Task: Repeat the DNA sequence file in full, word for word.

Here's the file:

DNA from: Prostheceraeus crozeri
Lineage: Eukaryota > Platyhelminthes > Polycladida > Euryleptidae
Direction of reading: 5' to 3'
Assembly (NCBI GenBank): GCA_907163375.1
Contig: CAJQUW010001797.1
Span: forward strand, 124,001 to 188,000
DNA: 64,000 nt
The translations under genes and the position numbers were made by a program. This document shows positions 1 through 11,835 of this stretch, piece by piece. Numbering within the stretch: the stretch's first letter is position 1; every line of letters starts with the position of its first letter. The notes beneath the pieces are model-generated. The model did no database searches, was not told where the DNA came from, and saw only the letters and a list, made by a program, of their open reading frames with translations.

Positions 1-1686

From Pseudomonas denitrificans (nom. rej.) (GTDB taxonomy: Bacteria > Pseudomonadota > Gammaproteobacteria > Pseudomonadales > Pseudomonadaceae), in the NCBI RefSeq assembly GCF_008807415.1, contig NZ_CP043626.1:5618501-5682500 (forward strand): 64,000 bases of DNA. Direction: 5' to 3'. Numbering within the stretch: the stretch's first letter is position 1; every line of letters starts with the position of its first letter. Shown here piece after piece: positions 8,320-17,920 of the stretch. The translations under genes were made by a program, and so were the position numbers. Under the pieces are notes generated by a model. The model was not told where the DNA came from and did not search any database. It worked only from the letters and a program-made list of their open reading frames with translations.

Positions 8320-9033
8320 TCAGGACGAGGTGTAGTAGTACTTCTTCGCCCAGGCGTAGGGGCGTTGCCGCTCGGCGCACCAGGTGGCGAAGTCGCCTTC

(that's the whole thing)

DNA from: Prostheceraeus crozeri
Lineage: Eukaryota > Platyhelminthes > Polycladida > Euryleptidae
Direction of reading: 5' to 3'
Assembly (NCBI GenBank): GCA_907163375.1
Contig: CAJQUW010001797.1
Span: forward strand, 124,001 to 188,000
DNA: 64,000 nt
The translations under genes and the position numbers were made by a program. This document shows positions 1 through 11,835 of this stretch, piece by piece. Numbering within the stretch: the stretch's first letter is position 1; every line of letters starts with the position of its first letter. The notes beneath the pieces are model-generated. The model did no database searches, was not told where the DNA came from, and saw only the letters and a list, made by a program, of their open reading frames with translations.

Positions 1-1686

From Pseudomonas denitrificans (nom. rej.) (GTDB taxonomy: Bacteria > Pseudomonadota > Gammaproteobacteria > Pseudomonadales > Pseudomonadaceae), in the NCBI RefSeq assembly GCF_008807415.1, contig NZ_CP043626.1:5618501-5682500 (forward strand): 64,000 bases of DNA. Direction: 5' to 3'. Numbering within the stretch: the stretch's first letter is position 1; every line of letters starts with the position of its first letter. Shown here piece after piece: positions 8,320-17,920 of the stretch. The translations under genes were made by a program, and so were the position numbers. Under the pieces are notes generated by a model. The model was not told where the DNA came from and did not search any database. It worked only from the letters and a program-made list of their open reading frames with translations.

Positions 8320-9033
8320 TCAGGACGAGGTGTAGTAGTACTTCTTCGCCCAGGCGTAGGGGCGTTGCCGCTCGGCGCACCAGGTGGCGAAGTCGCCTTC